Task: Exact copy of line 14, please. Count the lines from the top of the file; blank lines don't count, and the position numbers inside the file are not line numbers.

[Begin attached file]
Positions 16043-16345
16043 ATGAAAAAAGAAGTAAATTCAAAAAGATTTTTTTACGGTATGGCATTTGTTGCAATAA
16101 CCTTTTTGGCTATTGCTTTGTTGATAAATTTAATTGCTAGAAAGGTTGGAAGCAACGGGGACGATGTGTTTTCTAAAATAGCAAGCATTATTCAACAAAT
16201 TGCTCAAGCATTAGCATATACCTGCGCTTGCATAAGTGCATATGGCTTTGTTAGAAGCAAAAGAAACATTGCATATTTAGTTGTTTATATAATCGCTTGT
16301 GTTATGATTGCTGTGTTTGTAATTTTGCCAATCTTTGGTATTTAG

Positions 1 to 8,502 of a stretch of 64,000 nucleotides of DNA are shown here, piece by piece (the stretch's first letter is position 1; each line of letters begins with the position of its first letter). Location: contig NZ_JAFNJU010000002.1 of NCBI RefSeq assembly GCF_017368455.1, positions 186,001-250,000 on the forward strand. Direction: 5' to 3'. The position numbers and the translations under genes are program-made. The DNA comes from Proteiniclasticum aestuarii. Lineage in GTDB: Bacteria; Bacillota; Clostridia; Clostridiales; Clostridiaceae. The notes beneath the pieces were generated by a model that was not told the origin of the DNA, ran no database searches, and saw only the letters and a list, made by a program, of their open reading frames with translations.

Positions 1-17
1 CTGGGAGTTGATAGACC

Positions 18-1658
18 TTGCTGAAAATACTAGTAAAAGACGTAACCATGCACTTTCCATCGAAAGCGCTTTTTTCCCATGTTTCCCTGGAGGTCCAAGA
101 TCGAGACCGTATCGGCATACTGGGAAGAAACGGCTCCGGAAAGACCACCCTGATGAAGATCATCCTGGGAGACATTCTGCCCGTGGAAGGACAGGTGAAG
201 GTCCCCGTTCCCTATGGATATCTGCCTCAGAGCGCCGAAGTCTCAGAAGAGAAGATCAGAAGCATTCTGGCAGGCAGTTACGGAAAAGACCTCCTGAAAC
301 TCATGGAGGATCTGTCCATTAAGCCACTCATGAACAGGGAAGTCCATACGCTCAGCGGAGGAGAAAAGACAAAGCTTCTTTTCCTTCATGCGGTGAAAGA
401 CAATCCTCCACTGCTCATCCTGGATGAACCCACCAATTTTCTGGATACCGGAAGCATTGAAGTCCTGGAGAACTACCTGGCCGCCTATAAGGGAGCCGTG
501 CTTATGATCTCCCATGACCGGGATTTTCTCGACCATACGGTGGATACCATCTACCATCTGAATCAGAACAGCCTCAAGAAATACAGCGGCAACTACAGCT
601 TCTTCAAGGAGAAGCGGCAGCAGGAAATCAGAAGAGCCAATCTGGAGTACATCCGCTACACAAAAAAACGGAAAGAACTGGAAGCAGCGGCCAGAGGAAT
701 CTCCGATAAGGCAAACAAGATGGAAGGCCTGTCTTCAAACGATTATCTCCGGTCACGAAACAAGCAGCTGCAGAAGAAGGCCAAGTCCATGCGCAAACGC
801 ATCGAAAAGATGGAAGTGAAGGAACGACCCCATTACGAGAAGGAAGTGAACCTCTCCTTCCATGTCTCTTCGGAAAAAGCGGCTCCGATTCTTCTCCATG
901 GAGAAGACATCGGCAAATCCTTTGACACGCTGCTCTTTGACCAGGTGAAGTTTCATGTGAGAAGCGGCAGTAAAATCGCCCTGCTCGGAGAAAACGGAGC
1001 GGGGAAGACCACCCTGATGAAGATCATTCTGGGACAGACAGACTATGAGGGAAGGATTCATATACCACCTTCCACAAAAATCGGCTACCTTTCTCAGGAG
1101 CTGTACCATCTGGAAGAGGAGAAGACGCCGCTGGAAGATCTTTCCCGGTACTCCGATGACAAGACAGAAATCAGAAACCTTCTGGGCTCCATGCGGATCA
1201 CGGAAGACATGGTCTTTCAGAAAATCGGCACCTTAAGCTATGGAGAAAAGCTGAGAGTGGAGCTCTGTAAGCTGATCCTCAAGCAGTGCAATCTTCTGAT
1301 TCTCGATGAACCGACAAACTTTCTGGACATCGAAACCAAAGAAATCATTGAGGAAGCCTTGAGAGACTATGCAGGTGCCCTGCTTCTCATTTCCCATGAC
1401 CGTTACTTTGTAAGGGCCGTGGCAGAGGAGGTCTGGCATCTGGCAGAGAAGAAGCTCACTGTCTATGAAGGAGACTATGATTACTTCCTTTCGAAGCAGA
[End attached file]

401 CAATCCTCCACTGCTCATCCTGGATGAACCCACCAATTTTCTGGATACCGGAAGCATTGAAGTCCTGGAGAACTACCTGGCCGCCTATAAGGGAGCCGTG